Title: Membrane characterization by dynamic hysteresis: measurements; mechanisms; and implications for membrane fouling
Journal: Journal of Membrane Science
Authors: Sangyoup Lee1, Eunsu Lee1, Menachem Elimelech2, and Seungkwan Hong1*
1School of Civil, Environmental & Architectural Engineering, Korea University, 1, 5-ka, Anam-Dong, Sungbuk-Gu, Seoul, 136-713, Republic of Korea
2Department of Chemical Engineering, Environmental Engineering Program, Yale University,
New Haven, Connecticut 06520-8286, USA
The original and creativity of paper: This paper presented a novel method of membrane surface characterization using dynamic hysteresis. Moreover, mechanisms governing and factors affecting dynamic hysteresis, as well as featuring the chemical aspects of dynamic hysteresis were investigated. In this case, they point out that dynamic hysteresis can be applied to indicate membrane fouling.
There is a new method to evaluate fouling propensity using dynamic hysteresis. Dynamic hysteresis, which represent the difference between the forces applied to a membrane surface when it is advanced into and withdrawn from a liquid, is the tool for measuring the distribution of surface charge on membrane surface. The results obtained from this method can be indicated fouling propensity.
Dynamic hysteresis and chemical surface heterogeneity
The zeta potential and dynamic hysteresis of the four membranes were determined. Fig. 1 shows that the SW-30HR membrane reveals a negative charge throughout the whole pH range, whereas the other three membranes have an isoelectric point between pH 4 and 5.
FIGURE 1. Membrane zeta potential as a function of solution pH. Experiments were carried out with 10 mM KCl as a background electrolyte and temperature of 25 °C.
Fig. 2 shows that dynamic hysteresis of RO membranes varies with variations in solution pH. This is due to the different of heterogeneity of the functional groups on the membrane surface. The dynamic hysteresis of SW-30HR is relatively low and uniform because its surface is largely composed of acidic functional groups. Additionally, the dynamic hysteresis values decrease with increasing solution pH.
FIGURE 2. Variation of the dynamic hysteresis of RO membranes with respect to solution pH: (a) SW-30HR, (b) RE-8040, (c) SWC-5, and (d) TM-820.
Fig. 3 illustrates the distribution of charge on membrane surface with respect to variation of solution pH. They found that the number of negatively charged functional groups across the membrane surface was proportional to solution pH. At low pH values, the membrane surface is partially uncharged. However, when the pH increases the uncharged acidic functional groups deprotonate and become negatively charged resulting in uniform of membrane surface.
FIGURE 3. Conceptual description of the changes in charge distribution of a homogeneous surface with respect to solution pH. This description corresponds to the SW-30HR membrane, which exhibits no isoelectric point as shown in Fig. 1.
In case of the other membranes, they displayed different behavior. Their dynamic hysteresis values were fluctuated near the isoelectric point due to the chemical properties of the membranes. Therefore, positively charged functional groups deprotonate when the isoelectric point of the membrane is approached, and then imparting to the membrane surface a net neutral charge (Fig. 4).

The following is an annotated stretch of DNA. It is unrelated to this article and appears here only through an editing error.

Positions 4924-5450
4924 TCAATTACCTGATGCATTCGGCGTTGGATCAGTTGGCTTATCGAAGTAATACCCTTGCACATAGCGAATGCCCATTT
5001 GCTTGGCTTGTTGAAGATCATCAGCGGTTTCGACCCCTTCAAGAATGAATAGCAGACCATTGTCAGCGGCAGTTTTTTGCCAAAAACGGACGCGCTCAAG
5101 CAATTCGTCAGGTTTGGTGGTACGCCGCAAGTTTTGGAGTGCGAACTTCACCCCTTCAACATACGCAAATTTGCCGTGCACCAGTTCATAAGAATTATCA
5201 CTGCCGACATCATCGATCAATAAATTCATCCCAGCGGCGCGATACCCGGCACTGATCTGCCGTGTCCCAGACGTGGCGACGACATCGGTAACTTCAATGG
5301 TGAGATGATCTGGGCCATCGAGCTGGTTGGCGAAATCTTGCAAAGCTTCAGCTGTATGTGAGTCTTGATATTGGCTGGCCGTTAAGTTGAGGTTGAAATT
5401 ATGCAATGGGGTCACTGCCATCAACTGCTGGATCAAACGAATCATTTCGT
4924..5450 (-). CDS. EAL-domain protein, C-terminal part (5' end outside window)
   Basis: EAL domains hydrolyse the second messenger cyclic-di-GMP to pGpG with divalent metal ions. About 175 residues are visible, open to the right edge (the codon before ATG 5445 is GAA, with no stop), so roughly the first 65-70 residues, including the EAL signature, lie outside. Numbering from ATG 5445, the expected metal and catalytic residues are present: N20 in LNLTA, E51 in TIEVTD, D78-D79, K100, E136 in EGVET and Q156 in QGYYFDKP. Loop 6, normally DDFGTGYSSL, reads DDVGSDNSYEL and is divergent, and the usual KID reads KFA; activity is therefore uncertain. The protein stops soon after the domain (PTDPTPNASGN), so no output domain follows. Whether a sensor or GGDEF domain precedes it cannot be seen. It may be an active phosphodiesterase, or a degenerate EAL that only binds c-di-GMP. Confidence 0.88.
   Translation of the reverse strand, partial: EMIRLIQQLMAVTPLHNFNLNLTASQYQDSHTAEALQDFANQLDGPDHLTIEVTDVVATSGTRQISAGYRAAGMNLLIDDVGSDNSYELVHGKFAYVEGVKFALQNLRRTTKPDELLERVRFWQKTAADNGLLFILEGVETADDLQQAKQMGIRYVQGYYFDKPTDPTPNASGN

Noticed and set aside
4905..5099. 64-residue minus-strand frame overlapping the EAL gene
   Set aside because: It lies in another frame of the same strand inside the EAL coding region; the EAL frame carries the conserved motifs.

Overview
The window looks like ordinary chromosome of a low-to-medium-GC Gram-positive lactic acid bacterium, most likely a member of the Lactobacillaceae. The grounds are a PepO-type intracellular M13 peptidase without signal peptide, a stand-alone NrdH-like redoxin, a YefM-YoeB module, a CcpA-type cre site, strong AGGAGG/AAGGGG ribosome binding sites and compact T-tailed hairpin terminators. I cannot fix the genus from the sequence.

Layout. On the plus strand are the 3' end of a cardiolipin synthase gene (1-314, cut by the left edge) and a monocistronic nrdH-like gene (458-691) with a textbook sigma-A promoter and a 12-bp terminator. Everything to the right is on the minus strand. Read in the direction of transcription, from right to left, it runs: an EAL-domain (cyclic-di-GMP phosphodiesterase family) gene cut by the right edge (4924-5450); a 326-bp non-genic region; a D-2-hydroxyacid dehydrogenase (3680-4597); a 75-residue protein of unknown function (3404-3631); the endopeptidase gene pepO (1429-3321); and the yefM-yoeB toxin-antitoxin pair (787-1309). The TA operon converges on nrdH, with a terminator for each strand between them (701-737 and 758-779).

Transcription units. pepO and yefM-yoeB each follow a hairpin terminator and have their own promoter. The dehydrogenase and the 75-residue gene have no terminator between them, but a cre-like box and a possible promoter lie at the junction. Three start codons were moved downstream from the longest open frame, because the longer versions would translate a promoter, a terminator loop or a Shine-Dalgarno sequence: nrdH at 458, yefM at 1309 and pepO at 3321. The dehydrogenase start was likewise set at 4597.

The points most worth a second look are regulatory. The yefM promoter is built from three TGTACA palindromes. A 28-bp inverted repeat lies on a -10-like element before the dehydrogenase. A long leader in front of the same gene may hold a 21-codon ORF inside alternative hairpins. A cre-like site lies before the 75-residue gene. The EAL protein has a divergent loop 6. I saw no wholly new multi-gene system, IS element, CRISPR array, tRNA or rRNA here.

FIGURE 4. Conceptual description of the changes in charge distribution of a heterogeneous surface with respect to solution pH. This description corresponds to the RE-8040, SWC-5, and TM-820 membranes, which exhibit isoelectric points as shown in Fig. 1.
Relating dynamic hysteresis to membrane fouling
Fouling experiments with alginate as were performed to examine a potential of using dynamic hysteresis for fouling propensity prediction. The results were presented in Fig. 5, the SWC-5 membrane showed the highest flux reduction followed by the TM-820, RE 8040, and SW-30HR membranes. This indicates that the initial flux decline is directly related to the dynamic hysteresis.
FIGURE 5. Flux reduction of RO membranes determined from bench-scale NOM fouling runs. The percent flux reduction was measured 30 min after the initiation of the fouling run with 500 mg/L alginate. Other experimental conditions were: initial flux of 15 m/s, crossflow velocity of 8.5 cm/s, background electrolyte of 10 mM NaCl, and temperature of 20 ºC.
Furthermore, the relation between the flux reduction and dynamic hysteresis, as well as the relation between the flux reduction and zeta potential showed Fig. 6. It can be seen that the dynamic hysteresis has a stronger correlation with the flux decline than the membrane zeta potential. Since the zeta potential only shows the average of the membrane surface charge, not the distribution, a membrane with high zeta potential but heterogeneous charge will be more easily fouled compared to a membrane with a uniform charge distribution.
FIGURE 6. Relating flux reduction to (a) dynamic hysteresis and (b) zeta potential of RO membranes. Regression coefficient (R2) is included.
According to this study, it is clearly confirmed that dynamic hysteresis can be an optional tool for characterizing membrane surfaces and assessing membrane fouling propensity.
Application & further study: An application of dynamic hysteresis is very useful for membrane surface characterizations as well as fouling propensity evaluation. Therefore, this method can be an option tool for membrane surface study.
By Monruedee Moonkhum